On the surface, it seems like insanity. Self-inflicted mental torture at a time when you would think the exact opposite would be more beneficial to our psychological wellbeing. Perhaps, but when streaming horror TV service Shudder increased the free trial period from 7 to 30 days while people are stuck at home (just enter the code SHUTIN during the subscription process), this writer jumped at the gift.
Shudder isn’t for everyone — that much is clear and obvious. There are plenty of people who would be utterly confused by the very notion of watching horror at all, but especially right now. “Why would I want to increase my anxiety when the whole world is a horror show,” they would say, with some justification. But the reality is, the reasons people have for watching horror movies at any other point in their lives remain the same now: escapism, and a punk-like desire to push boundaries.
Shudder offers a lot of that, in the wider genre’s varying forms. There’s probably enough to keep the average horror fan occupied way beyond the 30 free days, but if you use that month properly there’s tons of fun to be had.
We started by finally getting around to watching Nicolas Cage’s deliciously weird fever dream Mandy. While utterly bleak and drenched in loss, the heavy metal filmmaking and gonzo violence perpetrated on or by demonic bikers is so far removed from reality that it was impossible to relate it to what’s going on in the real world. And to be honest, that trend continues with every film and show on the service. As a result, it’s all very therapeutic, and it makes you think, “Well, things are bad but look at this — they could be worse.”
By “this” we might mean 1989 Japanese cyberpunk flick Tetsuo: The Iron Man, in which a guy slowly transforms into a mangled metal sculpture (some might say “robot,” but the transformation is too haphazard for that). Humanity is fighting a virus but at least it isn’t transforming people into mangled metal beasts complete with drill genitals, thank fuck.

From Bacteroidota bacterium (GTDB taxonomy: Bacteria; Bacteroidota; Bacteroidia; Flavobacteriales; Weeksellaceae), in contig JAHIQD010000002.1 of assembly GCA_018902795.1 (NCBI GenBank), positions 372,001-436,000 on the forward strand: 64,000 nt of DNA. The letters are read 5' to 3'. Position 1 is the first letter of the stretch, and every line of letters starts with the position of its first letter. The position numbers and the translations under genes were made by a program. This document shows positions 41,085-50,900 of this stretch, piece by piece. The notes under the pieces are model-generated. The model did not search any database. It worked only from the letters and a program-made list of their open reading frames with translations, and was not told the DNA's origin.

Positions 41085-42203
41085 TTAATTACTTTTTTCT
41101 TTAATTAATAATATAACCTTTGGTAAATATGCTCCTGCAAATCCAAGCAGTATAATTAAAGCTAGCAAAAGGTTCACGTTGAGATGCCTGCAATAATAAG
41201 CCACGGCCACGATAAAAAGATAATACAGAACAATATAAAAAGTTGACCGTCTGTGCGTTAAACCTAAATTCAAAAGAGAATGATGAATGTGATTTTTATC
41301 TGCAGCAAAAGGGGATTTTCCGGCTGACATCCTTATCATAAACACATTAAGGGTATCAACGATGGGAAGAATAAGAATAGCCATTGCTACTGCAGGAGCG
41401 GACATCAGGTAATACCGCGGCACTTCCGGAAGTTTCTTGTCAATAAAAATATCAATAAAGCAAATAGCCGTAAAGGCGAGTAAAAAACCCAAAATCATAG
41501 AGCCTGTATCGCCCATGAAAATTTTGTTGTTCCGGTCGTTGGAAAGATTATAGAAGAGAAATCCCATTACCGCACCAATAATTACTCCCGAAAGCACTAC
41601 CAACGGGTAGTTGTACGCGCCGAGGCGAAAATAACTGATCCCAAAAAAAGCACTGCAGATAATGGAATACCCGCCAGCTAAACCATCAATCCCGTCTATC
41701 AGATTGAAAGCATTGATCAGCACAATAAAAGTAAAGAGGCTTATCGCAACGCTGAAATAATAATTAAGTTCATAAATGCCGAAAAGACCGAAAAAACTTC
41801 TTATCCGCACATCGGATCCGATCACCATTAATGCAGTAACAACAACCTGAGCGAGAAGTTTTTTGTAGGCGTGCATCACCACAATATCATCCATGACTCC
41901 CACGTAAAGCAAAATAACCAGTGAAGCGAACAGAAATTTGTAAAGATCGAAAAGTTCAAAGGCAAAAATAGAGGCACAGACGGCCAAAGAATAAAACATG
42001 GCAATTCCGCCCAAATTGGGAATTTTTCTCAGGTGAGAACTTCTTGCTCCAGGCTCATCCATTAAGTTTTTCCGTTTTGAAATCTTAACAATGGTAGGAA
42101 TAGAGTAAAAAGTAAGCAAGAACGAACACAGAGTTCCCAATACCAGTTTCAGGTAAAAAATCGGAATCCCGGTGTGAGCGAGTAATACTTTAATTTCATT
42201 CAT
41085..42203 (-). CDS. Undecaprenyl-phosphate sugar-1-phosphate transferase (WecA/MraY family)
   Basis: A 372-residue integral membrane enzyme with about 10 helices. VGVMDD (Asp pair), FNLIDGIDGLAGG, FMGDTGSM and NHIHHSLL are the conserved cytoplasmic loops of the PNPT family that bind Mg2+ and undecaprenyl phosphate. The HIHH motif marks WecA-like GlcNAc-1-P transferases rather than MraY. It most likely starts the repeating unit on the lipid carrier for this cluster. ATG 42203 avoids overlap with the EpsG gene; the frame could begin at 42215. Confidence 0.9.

And things aren’t likely to get as bad as they do in the two notorious early ‘80s Italian cannibal movies on offer here in all their uncut glory, either: Cannibal Holocaust and Cannibal Ferox (we watched Ferox this week because we had only recently watched the far superior Holocaust). Both films are difficult to stomach but if you were a fan before, nothing about current events will change that. We’re unlikely to devolve into flesh eaters in the near future.
There’s one section of films dubbed “The End is Nigh,” with the tagline “It’s the end of the world as we know it. Stay in and watch as the apocalypse approaches.” You’d think those films might be a bit tough to sit through at present, but no — the plots are so outlandish, about zombie plagues and monstrous, desert-roaming gangs, that it’s impossible to see them as realistic even now. Or at least, more realistic than they were before.
There’s some fun original programming, including the Creepshow series which breathes new life into Stephen King’s old vehicle; King himself wrote one of the stories, as did Bird Box author Josh Malerman. Elsewhere, Cursed is a fun documentary series delving into legendary horror films such as The Exorcist, while The Room is a fascinating “monkey’s paw” sort of parable. Other newer films on the site right now include Satanic Panic and Nekrotronic, two unfathomably dull movies considering they’re about satanism and demons, but you always take that risk with low-budget gore. There’s also Rob Zombie’s latest, 3 From Hell, which sees the return of the weirdo Firefly family from The Devil’s Rejects and House of 1000 Corpses including the late Sid Haig.
So it’s a very mixed bag between intense, super-violent movies old and new, great and bad films, funny and serious flicks, laughs and screams. Discovering something new that gives you a gut punch, and recalling old favorites such as the original Hills Have Eyes, Slumber Party Massacre and Phantasm.
Again, Shudder isn’t for everyone. It’s totally understandable that people might turn to Friends or Seinfeld for comfort during all this. Perhaps Aaron Sorkin’s The West Wing for an idealistic vision of American politics. Art is subjective. But the horror genre offers the same escapism that it always did, and for some of us that’s bloody wonderful.